To ask the question “what boat landed this fish?” may be one of the most important environmental, social and political acts of 2016.
These are some names of Gloucester day boats, boats that make short trips to Jeffreys Ledge, Ipswich Bay and Middle Bank: the Maria GS, the Santo Pio, the Angela & Rose, the Janaya & Joseph, and Cat Eyes. And there are more. These boats land a mix of species that call the Gulf of Maine home, but they are primarily landing codfish, dab flounder, blackback flounder, yellowtail flounder, gray sole and some whiting.
These are some of the offshore Gloucester boats currently fishing the northern edge of George’s Bank: The Miss Trish, The Midnight Sun, the Teresa Marie III, the Harmony, the Teresa Marie IV and the Lady Jane. Again, there are more boats than this. Right now, they are landing haddock, redfish, pollock, codfish, dab flounder, gray sole and some hake.
In port, these boats, and others, can be seen tied up at Felicia Oil, Rose Marine, Gloucester Marine Railways and the State Fish Pier, wharfs along the Inner Harbor, many in clear sight of some Gloucester restaurants.
In an effort to celebrate and promote the quality seafood that these boats land, Gloucester Seafood Processing in Blackburn Circle stamps every issue of fish with the name of the fishing vessel that landed it. They are hoping other processors will, too. Restaurants — particularly in Gloucester — should proudly be announcing to their guests, “This pollock was landed yesterday on the Angela & Rose!” — or the Janaya & Joseph, or the Santo Pio.
I had lunch recently at Hillstone in downtown Boston. The restaurant was mobbed with dining businesspeople. There was a lot of fish on the menu, and I apologized to the server for even taking her time, but I had to ask, “Do you know where any of this fish comes from?” The young woman immediately stood straighter, grinned and declared, “Yes, I do!” reciting to me exactly the body of water where each fish was landed and how it was caught.
She didn’t know the name of the vessel, but she had clearly been educated. Not only did she and the restaurant take their seafood purchasing seriously, they enjoyed being able to educate their guests. Every restaurant in Gloucester — and on the North Shore and Cape Ann, for that matter — should be doing the same. Every restaurant in this city should be serving only seafood landed and cut in Gloucester.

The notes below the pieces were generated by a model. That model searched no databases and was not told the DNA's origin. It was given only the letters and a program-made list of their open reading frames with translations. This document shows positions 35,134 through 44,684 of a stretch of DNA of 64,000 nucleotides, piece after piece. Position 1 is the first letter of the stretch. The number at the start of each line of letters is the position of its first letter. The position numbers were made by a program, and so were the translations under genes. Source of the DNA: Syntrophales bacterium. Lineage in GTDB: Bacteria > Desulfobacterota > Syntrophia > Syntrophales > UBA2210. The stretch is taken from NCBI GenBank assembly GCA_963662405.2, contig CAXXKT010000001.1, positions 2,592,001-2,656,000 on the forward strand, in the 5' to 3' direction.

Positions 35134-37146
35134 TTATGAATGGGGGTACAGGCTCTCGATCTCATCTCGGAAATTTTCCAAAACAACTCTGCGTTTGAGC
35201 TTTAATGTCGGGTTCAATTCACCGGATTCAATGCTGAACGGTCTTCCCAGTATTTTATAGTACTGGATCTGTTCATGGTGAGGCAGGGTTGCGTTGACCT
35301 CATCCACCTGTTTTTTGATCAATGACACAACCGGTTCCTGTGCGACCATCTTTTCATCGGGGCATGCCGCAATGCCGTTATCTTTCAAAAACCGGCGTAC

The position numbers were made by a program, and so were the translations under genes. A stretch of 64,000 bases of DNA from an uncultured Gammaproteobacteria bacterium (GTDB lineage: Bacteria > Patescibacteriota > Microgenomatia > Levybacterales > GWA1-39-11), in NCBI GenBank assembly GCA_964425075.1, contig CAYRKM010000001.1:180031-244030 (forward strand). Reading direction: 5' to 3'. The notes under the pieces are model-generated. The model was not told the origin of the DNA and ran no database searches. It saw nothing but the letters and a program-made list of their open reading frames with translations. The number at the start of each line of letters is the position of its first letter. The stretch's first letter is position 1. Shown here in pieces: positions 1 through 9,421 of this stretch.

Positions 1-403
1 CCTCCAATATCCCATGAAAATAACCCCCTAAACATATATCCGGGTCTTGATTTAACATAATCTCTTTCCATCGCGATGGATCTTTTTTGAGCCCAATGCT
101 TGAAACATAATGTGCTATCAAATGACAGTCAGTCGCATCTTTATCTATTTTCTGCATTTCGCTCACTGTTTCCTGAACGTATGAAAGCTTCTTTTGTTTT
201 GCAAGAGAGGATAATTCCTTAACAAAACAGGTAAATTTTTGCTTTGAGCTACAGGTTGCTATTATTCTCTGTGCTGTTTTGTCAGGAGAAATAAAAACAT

The alternative, the specious siren to a restaurant’s bottom line, is inexpensive, imported fish. When there is no transparency in fishing, when you cannot name the boat that landed that fish, there is generous opportunity for horror.
The least offensive possibility is that fish was farmed with heavy doses of antibiotics. Then there are these very real possibilities: It has been well-documented, particularly by microbiologist Michael Doyle with the University of Georgia, that animal waste (even human) is a primary ingredient in Southeast Asian seafood. This is an extreme case and certainly does not represent all imported fish, but it emphasizes the very real horrors of untraceable seafood.
Another gruesome and very real consequence of fish with no definitive provenance is slavery. The Associated Press received the 2016 Pulitzer Prize for its story exposing human slavery in Southeast Asian fisheries that regularly ship their fish to the United States. These are just some of the hidden costs of inexpensive, imported fish, not to mention the costs in losses to local fishermen.
American fishing is the most regulated fishing industry in the world; it’s the curse and the blessing of the American fleet. American fishermen must comply to severe, onerous and what sometimes seems like nonsensical regulations, but those rules make American fish the most responsibly landed fish in the world.
Many Gloucester restaurants have dining rooms with views of the Gloucester fleet; it makes sense that diners from Iowa would simply assume the white fish in the fish sandwich that they are having for lunch was landed by one of those picturesque boats tied up at the dock. If that fish is not Gloucester fish, if it’s an inexpensive “refreshed” imported seafood, that Iowan will walk away feeling nothing special about the taste of Gloucester fish. It’s the same when a restaurant claims to be serving local greens in its salad, and it’s actually California lettuce. The brand the local farmers have worked so hard to develop is undermined. The Gloucester brand that these fishermen have struggled to bring back is destroyed.
It’s almost criminal that when a local chef is asked why they are not purchasing the fish that is landed at his or her feet, the chef must respond, “Show me a price list.” Gloucester-landed fish must still compete with the price of “refreshed” imported products, or whatever fish agrees with its bottom line. The price of imported fish with no transparency is far, far more expensive than that restaurant realizes.
Another important but discreet value to local fish, something built into the dollar amount on that chef’s price list, is the promise of a clean product. Any sanitary questions are eliminated when there is complete transparency. For a look at good, local processing transparency, visit Gloucester Seafood Processing.
Gloucester Seafood Processing processes — or cuts — fish specifically caught in the Gulf of Maine by the aforementioned fishing vessels. I visited the facility to see a high-tech, immaculate operation, rooms filled with filleters — U.S. citizens (to be clear) originally from Guatemala, El Salvador, Honduras, Belize, Portugal and Mexico. Everyone who works at Gloucester Seafood Processing is issued a pair of rubber boots and a pair of Crocs. The boots never leave the processing area, and the Crocs are for everywhere else in the plant. No dirt or dust from the outside ever enters the fish processing facility.